Health trust’s apology for sacked nurse who set himself on fire outside Buckingham Palace
Amin Abdullah was working at Charing Cross Hospital when he was wrongly dismissed
10 August, 2018 — By Tom Foot
Amin Abdullah was 41 when he died in February 2016
THE partner of a nurse who set himself on fire outside Buckingham Palace after wrongly losing his job is setting up a memorial award in his name.
Terence Skitmore wants to fund five years of awards for NHS nurses who show compassion to their colleagues.
Imperial College Healthcare NHS Trust chiefs apologised unreservedly yesterday (Thursday) saying the dismissal of nurse Amin Abdullah, 41, “should never happened”. An independent report, commissioned by the trust, said he had been “treated unfairly” and he had been “let down” by disciplinary process failures.
Mr Skitmore said: “Amin knew that once he was sacked his career as a nurse was effectively over and he would never work again. Nothing can bring Amin back but I am determined to do all I can to make sure his story is listened to by those who have the power to change things in the future.”
He has set up an online fundraising page that will give one-off grants to compassionate staff and also support healthcare staff and their families who are in distress. The awards could also “fund any further costs in our search for justice… to prevent such tragedies as that of Amin happening again”.
Mr Abdullah died in February 2016 after becoming depressed and killing himself in a dramatic petrol flameball outside the home of the Duke and Duchess of Cambridge.
The trust, which runs St Mary’s Hospital in Paddington, this week published a full report of an independent investigation into the case.
The report said Mr Abdullah was working for Charing Cross Hospital in 2015 when he was told he was being investigated for being “dishonest”.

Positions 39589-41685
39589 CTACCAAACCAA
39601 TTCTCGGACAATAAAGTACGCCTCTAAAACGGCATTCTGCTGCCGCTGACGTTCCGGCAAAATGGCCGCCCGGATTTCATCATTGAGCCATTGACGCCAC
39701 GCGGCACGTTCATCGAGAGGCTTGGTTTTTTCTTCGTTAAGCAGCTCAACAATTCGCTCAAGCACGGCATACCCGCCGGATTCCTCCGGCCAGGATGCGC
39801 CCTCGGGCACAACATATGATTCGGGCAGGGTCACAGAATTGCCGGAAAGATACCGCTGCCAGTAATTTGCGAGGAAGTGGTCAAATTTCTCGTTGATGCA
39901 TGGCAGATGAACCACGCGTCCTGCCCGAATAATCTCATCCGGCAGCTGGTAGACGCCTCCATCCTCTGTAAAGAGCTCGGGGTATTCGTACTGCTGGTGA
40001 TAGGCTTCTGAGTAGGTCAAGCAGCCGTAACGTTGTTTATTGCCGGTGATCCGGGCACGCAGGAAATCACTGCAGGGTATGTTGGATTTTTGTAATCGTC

No more detail of the charge was disclosed to him and, after a three-month delay in proceedings, he had become extremely stressed. He was then suspended after signing a petition in support of a colleague who was facing an investigation over a patient complaint. This led to the nurse being charged by the trust with writing an “untrue letter” and not using the correct complaints procedure and dismissed on December 21 2015.
Trust chief executive Professor Tim Orchard said: “I very much regret that Amin is not here to be offered an apology for the mistakes that we made and a personal commitment from me that we will act on all of the learning from his case. I have offered that apology and commitment to Amin’s partner.”
He said there would be an “overhaul” of procedure after the independent report recommended several changes including getting senior staff unrelated to a particular disciplinary case to decide whether to continue formal proceedings. All staff in disciplinary cases will now be offered pastoral care, the trust said.